‘It’s a nasty compound,’ says Thomas Kläpotke about hydrazoic acid, a highly toxic and very explosive liquid that’s 98% nitrogen. His team from the Ludwig-Maximilian University of Munich, Germany, has now solved the acid’s structure at low temperature using, for the first time, synchrotron x-ray radiation.

Hydrazoic acid poses significant handling challenges. It is a volatile liquid with a boiling point of 36°C that is highly toxic and very hygroscopic. But this is overshadowed by its endothermic nature.

Kläpotke and his team had first recorded a single crystal x-ray structure of HN3 back in 2011, it provided only limited information so they were keen to get a higher-quality powder structure using synchrotron radiation. The group has extensive experience working with explosive materials, particularly those with a very high nitrogen content.

Now the team’s synchrotron experiments, conducted at Desy in Hamburg, Germany, revealed in minute detail how hydrazoic acid is built up from pseudotetragonal layers, with the molecules in each layer held together by weak hydrogen bonds. These are stacked together, held by van der Waals forces.

Preparing the sample was, unsurprisingly, a tricky exercise. ‘We designed a closed glass system, consisting of a small glass bulb linked to an x-ray capillary,’ he says. ‘We loaded the glass bulb with stearic acid and sodium azide, two safe-to-handle, harmless solids. Then we evacuated the whole device and flame-sealed it, before heating it up in an oil bath to about 100°C. The stearic acid melted and reacted with the sodium azide to give solid sodium stearate and HN3, which is volatile.’

They cooled the capillary using liquid nitrogen, which condensed the hydrazoic acid from the bulb, and flame-sealed it, still in liquid nitrogen. The process didn’t work first time – Kläpotke says it exploded several times while they were trying to seal off the capillary. ‘But there are only milligrams in the capillary, and if the operator wears a safety shield and gloves, it gives them a bit of a fright but there is no danger,’ he explains.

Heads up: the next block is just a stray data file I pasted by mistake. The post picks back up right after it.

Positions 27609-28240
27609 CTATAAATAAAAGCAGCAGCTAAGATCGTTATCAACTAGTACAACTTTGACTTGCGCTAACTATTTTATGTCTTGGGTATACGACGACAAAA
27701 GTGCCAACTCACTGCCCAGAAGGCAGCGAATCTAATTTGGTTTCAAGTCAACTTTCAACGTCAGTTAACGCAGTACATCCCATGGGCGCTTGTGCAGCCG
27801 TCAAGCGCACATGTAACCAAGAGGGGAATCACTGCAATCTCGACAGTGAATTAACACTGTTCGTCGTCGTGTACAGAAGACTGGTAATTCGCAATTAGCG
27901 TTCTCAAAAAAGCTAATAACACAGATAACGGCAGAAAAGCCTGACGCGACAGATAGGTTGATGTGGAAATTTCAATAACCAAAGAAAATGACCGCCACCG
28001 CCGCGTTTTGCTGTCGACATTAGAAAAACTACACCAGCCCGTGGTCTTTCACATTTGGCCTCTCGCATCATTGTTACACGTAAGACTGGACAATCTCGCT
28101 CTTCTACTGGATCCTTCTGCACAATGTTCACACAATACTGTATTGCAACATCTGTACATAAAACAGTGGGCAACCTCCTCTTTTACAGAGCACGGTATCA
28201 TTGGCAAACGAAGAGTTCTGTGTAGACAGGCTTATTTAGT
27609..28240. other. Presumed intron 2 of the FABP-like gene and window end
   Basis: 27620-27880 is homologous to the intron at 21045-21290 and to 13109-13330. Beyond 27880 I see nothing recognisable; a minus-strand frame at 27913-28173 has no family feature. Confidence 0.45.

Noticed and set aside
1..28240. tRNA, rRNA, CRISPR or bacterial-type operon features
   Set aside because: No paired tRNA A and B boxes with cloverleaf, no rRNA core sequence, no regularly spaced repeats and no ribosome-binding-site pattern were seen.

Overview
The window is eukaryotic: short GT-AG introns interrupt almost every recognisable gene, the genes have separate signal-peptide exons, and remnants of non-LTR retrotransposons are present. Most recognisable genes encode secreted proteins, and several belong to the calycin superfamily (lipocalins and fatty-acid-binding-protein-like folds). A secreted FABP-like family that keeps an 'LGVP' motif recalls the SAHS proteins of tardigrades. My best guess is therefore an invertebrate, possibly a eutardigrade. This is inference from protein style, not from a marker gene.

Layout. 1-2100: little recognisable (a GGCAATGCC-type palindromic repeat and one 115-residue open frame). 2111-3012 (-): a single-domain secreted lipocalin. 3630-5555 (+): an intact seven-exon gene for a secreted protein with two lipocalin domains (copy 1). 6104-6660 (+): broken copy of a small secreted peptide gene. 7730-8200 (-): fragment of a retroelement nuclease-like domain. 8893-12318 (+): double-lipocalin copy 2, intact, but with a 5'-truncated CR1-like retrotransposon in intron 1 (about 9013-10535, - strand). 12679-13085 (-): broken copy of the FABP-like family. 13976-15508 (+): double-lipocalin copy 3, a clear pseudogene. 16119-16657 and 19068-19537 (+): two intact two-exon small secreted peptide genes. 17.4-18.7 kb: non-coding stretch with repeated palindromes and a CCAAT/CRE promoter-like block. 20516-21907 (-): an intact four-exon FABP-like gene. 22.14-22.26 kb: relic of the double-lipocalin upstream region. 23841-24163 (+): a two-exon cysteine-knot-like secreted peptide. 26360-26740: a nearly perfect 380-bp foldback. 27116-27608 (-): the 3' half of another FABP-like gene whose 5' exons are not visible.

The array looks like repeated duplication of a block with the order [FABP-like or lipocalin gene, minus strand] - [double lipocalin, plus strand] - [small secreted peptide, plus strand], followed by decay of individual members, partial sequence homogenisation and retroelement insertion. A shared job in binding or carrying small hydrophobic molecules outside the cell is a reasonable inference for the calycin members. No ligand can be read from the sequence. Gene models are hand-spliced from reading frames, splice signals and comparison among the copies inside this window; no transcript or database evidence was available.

An image showing the synthesis of hydrazoic acid. On the left, there's a glass vial being heated in an oil bath, on the left, a glass tube connects the vial to a thin glass capillary held in a Dewar containing liquid nitrogen.

Source: © Thomas Klapötke

Hydrazoic acid, captured in a liquid nitrogen-cooled capillary on the right, is produced in the reaction between stearic acid and sodium azide at 100°C

The thin glass capillary was then warmed up to room temperature, and taken more than 400miles (650km) north to the Desy synchrotron facility. There, it was cooled again slowly to crystallise the hydrazoic acid.

Klapötke says that, unlike most of his work, this study was purely academic. ‘Hydrazoic acid is the simplest azide, with a nitrogen content of almost 98%,’ he says. ‘It has nothing to do with the majority of our work, which is on military explosives. It is far too sensitive for anyone to use on a larger scale.’

Paul Kelly of the University of Loughborough, UK, who has experience in energetic inorganic chemistry, says work on transient or unstable molecules like this can give fundamental insights into bonding. ‘Though hydrazoic acid has been known for more than a century, and only contains four atoms, we still lack a full understanding of its properties,’ he says. ‘What this work shows is that with the right experience, and with due care and attention, you can bring real cutting-edge techniques to bear, however hazardous a molecule may appear.’

The method will allow crystals of other challenging materials to be studied, Klapötke says. They have already started looking at halogen azides, and in the future want to study other highly explosive, volatile azides.